Urinary tract infections (UTIs) are among the most common infections seen in healthcare, but they don’t necessarily have to be. Pending the results of a series of Phase 3 clinical trials examining the efficacy of an antibiotic indicated for the treatment of gram-negative multi-drug-resistant infections, the industry may soon see the first drug approved for uncomplicated UTIs (uUTIs) in more than 20 years.
According to officials at Iterum Therapeutics, a pharmaceutical company based in Dublin (U.S. headquarters in Chicago), who are awaiting the results of the pivotal trials of the drug sulopenem, more clarity could come prior to the end of 2019.
“What is particularly concerning about the significant prevalence of UTIs is the fact that the current products doctors and patients have been relying on for safe and effective treatment are failing at an increasing rate,” said Corey Fishman, chief executive officer at Iterum. “Because treatment failures pose significant clinical and economic challenges to the healthcare system, we believe the effectiveness of sulopenem against resistant bacteria will solve a significant and growing challenge in the marketplace,” he recently told ADVANCE.
As of Sept. 18, initiation of the second and third trials in the series, known as the Sulopenem for Resistant Enterobacteriaceae (SURE) trial, are underway. In the second trial, intravenous (IV) sulopenem followed by oral sulopenem etzadroxil combined with probenecid in a bilayer tablet (oral sulopenem) will be compared to IV ertapenem followed by oral ciprofloxacin in adults living with complicated UTIs (cUTIs). In the third trial, IV sulopenem followed by oral sulopenem is compared to IV ertapenem followed by a combination of oral ciprofloxacin and oral metronidazole in adults living with complicated intra-abdominal infections (cIAIs).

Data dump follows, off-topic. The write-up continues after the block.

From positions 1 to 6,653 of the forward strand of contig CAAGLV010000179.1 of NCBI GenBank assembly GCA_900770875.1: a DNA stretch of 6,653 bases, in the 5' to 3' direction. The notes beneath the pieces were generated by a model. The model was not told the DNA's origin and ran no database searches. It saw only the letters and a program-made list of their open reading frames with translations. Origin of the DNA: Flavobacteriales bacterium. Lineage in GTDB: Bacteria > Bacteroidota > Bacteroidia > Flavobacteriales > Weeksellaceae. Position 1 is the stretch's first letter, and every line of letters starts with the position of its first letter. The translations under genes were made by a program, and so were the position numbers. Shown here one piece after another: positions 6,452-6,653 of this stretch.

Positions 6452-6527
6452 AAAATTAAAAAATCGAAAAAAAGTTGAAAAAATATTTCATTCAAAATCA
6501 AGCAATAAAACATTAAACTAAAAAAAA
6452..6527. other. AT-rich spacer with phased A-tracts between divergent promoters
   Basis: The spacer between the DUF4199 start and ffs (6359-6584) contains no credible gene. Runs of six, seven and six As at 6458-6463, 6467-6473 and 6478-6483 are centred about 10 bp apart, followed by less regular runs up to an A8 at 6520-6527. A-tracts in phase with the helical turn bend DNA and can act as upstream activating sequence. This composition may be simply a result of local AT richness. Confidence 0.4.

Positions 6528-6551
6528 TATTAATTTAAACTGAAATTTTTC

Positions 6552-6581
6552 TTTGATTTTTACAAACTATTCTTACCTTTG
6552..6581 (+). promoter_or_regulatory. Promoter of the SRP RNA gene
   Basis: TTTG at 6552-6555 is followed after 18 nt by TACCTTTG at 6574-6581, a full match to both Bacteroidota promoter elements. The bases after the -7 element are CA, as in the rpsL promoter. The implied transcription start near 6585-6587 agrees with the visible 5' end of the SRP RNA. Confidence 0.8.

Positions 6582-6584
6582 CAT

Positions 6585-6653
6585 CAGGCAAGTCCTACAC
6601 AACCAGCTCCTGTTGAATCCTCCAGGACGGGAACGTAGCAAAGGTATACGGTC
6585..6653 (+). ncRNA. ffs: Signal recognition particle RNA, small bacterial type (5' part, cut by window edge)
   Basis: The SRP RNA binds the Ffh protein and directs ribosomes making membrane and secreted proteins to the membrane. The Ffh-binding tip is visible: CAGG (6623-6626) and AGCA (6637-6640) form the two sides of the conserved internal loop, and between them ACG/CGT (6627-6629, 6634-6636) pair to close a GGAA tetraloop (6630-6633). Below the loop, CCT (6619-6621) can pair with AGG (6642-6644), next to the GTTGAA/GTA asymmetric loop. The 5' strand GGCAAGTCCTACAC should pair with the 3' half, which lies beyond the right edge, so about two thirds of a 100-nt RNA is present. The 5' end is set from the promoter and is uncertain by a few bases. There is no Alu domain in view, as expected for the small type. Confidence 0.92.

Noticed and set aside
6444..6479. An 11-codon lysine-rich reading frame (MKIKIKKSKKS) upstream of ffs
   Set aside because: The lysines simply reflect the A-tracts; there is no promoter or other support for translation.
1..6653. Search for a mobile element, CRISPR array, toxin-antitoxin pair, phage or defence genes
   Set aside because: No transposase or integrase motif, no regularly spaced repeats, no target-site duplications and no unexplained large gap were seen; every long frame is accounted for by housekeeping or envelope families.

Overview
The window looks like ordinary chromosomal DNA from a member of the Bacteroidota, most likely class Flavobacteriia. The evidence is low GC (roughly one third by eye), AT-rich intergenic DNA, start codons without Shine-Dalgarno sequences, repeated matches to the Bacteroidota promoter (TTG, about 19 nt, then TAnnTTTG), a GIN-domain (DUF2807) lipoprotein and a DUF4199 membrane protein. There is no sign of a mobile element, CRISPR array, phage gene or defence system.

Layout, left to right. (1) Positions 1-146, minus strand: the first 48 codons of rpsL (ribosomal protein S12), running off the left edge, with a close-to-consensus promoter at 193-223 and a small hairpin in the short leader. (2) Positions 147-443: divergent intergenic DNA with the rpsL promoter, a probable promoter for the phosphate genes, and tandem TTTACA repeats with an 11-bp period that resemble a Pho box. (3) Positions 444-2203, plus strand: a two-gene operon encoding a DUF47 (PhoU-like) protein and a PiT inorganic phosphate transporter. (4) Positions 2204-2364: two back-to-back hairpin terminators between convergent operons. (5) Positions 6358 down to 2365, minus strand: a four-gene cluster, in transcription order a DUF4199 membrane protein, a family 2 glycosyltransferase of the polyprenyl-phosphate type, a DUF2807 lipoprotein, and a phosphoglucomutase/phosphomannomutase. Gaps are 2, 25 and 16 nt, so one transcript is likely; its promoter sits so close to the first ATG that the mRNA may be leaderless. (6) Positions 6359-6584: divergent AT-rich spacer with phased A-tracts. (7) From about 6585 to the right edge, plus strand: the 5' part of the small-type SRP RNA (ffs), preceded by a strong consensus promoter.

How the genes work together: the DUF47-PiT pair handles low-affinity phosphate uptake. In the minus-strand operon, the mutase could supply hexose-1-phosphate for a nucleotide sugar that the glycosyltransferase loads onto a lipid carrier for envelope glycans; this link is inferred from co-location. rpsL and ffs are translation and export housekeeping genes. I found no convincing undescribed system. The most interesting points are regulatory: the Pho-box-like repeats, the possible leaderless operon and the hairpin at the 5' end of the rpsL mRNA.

Iterum officials expect to file a new-drug application with the U.S. Food & Drug Administration by the end of 2019 and have reportedly received qualified infectious-disease product designations for oral and IV formulations for the treatment of uUTI, cUTI and cIAI.
One of a handful of emerging biopharma companies that continue to target the growing threat of antibiotic resistance while many larger companies are said to not be focusing their efforts on this area of research,1 Iterum has also released details of Phase 1 and Phase 2 trials of sulopenem that demonstrated efficacy and safety versus standard of care (Ciprofloxacin) and targeted spectrum activity against E. coli and K. pneumoniae, the most common causative pathogens for the drug’s target indications.
“The market-leading antibiotics, fluoroquinolones and trimethoprim-sulfamethoxazole, currently have E. coli resistance rates of over 20 percent nationally,” Fishman said. “We are thrilled that oral sulopenem has the potential to be an important treatment option for UTI patients because of its potency against resistant pathogens, as well as its spectrum of antibacterial activity.”
1. LeMieux J. As novartis exits, who will make new antibiotics? Genetic Engineering & Biotechnology News. 2018. Accessed online: www.genengnews.com/gen-exclusives/as-novartis-exits-who-will-make-new-antibiotics/77901124?q=infectious%20diseases